And hear, hear say I. Hey, this isn’t Science Friday, it’s Unwillingness to Look Facts in the Face Thursday and I’m a-sticking to it.

Finally, another post by Linda Holmes, entitled “Poem in Your Pocket” (yeah, I know) in which she asks readers to post their favorite poems. Here’s the YouTube video of¬† a performance poem by Lauren Zuniga called “Girl: Exploded” which speaks to me about the constant pressure placed on women to rein in our frustrations even as we are loaded up with expectations:

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“What”, asks Sara Brumfield of the blog Steampunk Home, “could be more steampunk than a library?”

Well, yeah, I thought, maybe Sherlock Holmes’s library–a fireplace, a lot of leatherbound books, and some comfortable armchairs–but the modern library? No way. If pressed to describe the decor of my office deep in the bowels of the University of Arnor library, I would use words like “Early Budget Cut” or maybe “Seriously Institutional”.

But the more I think about it, the more I realize that Sara is right. After all, what is steampunk really but the fusion of two disparate things–the organic and the industrial, the ancient and the modern? Most libraries can be described using those four terms to some degree. Our work as librarians, after all, has remained largely the same since the 19th century, it’s only the tools we use (and the kinds of information we now manage) that have changed.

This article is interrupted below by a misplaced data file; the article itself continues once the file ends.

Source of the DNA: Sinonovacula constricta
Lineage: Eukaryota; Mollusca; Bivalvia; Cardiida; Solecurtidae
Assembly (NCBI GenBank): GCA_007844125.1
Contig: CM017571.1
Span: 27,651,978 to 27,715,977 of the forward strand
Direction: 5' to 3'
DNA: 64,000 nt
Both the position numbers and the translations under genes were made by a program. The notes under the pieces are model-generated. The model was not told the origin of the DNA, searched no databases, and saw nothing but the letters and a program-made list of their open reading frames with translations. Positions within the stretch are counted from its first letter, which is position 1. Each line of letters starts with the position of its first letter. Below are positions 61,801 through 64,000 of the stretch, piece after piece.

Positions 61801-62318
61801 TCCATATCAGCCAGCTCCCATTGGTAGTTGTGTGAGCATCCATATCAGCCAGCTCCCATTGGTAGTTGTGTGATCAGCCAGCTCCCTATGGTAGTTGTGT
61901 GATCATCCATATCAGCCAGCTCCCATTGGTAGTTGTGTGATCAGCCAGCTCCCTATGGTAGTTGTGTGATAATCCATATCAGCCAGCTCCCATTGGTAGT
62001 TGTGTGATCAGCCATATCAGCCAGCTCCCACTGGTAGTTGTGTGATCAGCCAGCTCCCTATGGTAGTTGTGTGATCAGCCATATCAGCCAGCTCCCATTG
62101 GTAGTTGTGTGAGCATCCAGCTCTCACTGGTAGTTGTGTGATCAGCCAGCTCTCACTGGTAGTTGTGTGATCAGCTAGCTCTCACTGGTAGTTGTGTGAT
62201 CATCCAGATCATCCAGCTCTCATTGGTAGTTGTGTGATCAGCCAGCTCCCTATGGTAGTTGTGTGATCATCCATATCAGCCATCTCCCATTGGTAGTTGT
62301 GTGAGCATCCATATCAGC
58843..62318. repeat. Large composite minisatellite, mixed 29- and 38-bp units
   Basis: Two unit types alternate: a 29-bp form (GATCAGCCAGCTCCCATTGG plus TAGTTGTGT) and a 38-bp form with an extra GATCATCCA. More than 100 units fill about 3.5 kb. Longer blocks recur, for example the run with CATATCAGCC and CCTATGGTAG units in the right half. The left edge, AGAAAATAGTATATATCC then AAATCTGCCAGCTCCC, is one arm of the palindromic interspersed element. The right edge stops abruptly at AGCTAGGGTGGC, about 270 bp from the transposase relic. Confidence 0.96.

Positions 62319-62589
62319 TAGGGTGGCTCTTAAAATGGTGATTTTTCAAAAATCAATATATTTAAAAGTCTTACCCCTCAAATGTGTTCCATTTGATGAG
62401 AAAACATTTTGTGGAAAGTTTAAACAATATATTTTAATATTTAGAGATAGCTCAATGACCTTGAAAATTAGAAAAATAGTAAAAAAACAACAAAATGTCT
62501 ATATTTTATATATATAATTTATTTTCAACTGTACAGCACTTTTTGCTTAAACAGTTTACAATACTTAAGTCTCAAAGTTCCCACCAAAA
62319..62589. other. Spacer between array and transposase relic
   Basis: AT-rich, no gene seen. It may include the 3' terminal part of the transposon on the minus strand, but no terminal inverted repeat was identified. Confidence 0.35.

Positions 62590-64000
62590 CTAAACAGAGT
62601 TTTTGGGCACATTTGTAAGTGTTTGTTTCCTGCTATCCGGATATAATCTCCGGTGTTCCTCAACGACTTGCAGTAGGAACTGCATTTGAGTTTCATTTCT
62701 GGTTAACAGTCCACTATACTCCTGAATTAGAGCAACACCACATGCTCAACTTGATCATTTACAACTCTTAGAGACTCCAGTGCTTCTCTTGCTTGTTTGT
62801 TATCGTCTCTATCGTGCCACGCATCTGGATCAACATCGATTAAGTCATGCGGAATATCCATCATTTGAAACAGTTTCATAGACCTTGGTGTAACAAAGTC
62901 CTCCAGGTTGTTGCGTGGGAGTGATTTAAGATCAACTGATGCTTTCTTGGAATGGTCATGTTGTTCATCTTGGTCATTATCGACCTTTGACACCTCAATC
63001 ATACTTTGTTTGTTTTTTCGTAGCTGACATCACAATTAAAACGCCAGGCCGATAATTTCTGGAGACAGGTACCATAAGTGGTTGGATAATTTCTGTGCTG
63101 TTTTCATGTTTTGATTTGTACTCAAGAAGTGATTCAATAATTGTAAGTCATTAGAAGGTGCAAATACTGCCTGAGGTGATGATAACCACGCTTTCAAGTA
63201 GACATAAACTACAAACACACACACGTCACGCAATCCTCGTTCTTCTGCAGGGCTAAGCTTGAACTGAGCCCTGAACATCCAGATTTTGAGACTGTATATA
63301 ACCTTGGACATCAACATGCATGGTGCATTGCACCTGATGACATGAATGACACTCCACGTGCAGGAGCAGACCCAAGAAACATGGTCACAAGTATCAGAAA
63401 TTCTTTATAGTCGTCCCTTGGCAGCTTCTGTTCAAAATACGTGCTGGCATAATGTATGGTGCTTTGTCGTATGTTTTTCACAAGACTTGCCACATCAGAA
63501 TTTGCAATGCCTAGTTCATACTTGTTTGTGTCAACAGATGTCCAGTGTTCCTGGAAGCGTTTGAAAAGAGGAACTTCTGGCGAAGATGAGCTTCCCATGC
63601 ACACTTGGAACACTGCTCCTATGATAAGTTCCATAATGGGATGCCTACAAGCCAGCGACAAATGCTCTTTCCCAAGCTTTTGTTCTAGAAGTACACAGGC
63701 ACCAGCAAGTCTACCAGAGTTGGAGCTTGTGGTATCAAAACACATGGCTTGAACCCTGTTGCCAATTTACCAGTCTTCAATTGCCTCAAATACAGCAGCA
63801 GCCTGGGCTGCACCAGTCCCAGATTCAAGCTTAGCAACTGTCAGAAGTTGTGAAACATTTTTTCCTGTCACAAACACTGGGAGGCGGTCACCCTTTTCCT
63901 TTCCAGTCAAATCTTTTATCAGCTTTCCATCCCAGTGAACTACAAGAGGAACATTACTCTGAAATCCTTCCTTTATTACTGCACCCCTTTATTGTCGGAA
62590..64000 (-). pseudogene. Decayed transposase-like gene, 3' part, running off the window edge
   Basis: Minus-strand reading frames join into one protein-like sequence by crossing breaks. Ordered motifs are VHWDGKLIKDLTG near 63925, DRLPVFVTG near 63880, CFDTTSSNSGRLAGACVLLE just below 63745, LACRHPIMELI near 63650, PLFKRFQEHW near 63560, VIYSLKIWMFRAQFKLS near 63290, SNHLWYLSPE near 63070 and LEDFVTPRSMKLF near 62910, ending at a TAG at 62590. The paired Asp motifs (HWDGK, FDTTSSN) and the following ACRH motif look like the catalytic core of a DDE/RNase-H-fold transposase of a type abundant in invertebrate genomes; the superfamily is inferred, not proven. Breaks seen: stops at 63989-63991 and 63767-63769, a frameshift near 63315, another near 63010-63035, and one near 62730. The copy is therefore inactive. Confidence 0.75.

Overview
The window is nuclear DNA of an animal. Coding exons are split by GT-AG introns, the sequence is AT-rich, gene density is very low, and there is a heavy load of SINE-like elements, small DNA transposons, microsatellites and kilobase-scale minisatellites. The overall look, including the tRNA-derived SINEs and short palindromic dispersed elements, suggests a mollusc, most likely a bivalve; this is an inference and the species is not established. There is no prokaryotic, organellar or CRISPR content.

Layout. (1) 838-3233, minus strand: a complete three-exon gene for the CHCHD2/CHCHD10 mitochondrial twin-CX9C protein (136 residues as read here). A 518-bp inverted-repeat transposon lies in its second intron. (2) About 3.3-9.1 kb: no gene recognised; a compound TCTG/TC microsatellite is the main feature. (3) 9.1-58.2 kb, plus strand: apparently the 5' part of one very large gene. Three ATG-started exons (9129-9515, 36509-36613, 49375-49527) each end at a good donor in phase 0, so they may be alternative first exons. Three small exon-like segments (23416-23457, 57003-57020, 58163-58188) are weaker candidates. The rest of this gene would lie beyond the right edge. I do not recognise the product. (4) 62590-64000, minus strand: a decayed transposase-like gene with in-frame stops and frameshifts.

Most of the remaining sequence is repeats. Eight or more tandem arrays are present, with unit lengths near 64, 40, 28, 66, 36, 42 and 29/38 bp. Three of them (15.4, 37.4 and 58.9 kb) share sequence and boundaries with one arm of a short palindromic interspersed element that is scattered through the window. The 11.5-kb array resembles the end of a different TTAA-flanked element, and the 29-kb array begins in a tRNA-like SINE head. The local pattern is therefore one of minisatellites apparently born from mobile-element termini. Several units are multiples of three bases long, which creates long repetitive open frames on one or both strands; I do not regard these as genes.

Looking around my office, I realize that it could be described as “steampunky”–provided you interpreted that term rather broadly. In the back workroom, for example, salvaged wooden card catalogs (scrounged and transported by me and a rag-tag ensemble of put-upon students) hold row upon row of oral history interviews on audiocassette. The reclaimed card catalogs sit beside a table with a 21st century digitization station (our audio transfer/preservation station) which in turn shares tabletop space with a reel to reel tape player (certainly retro). Industrial shelving (another salvaged item) holds dark grey archival boxes made from acid-free paper (for audio storage) while the off-white walls show off an assortment of framed posters. (Historical Arnorian subjects, of course. My contribution to the office after the library’s renovation several years back).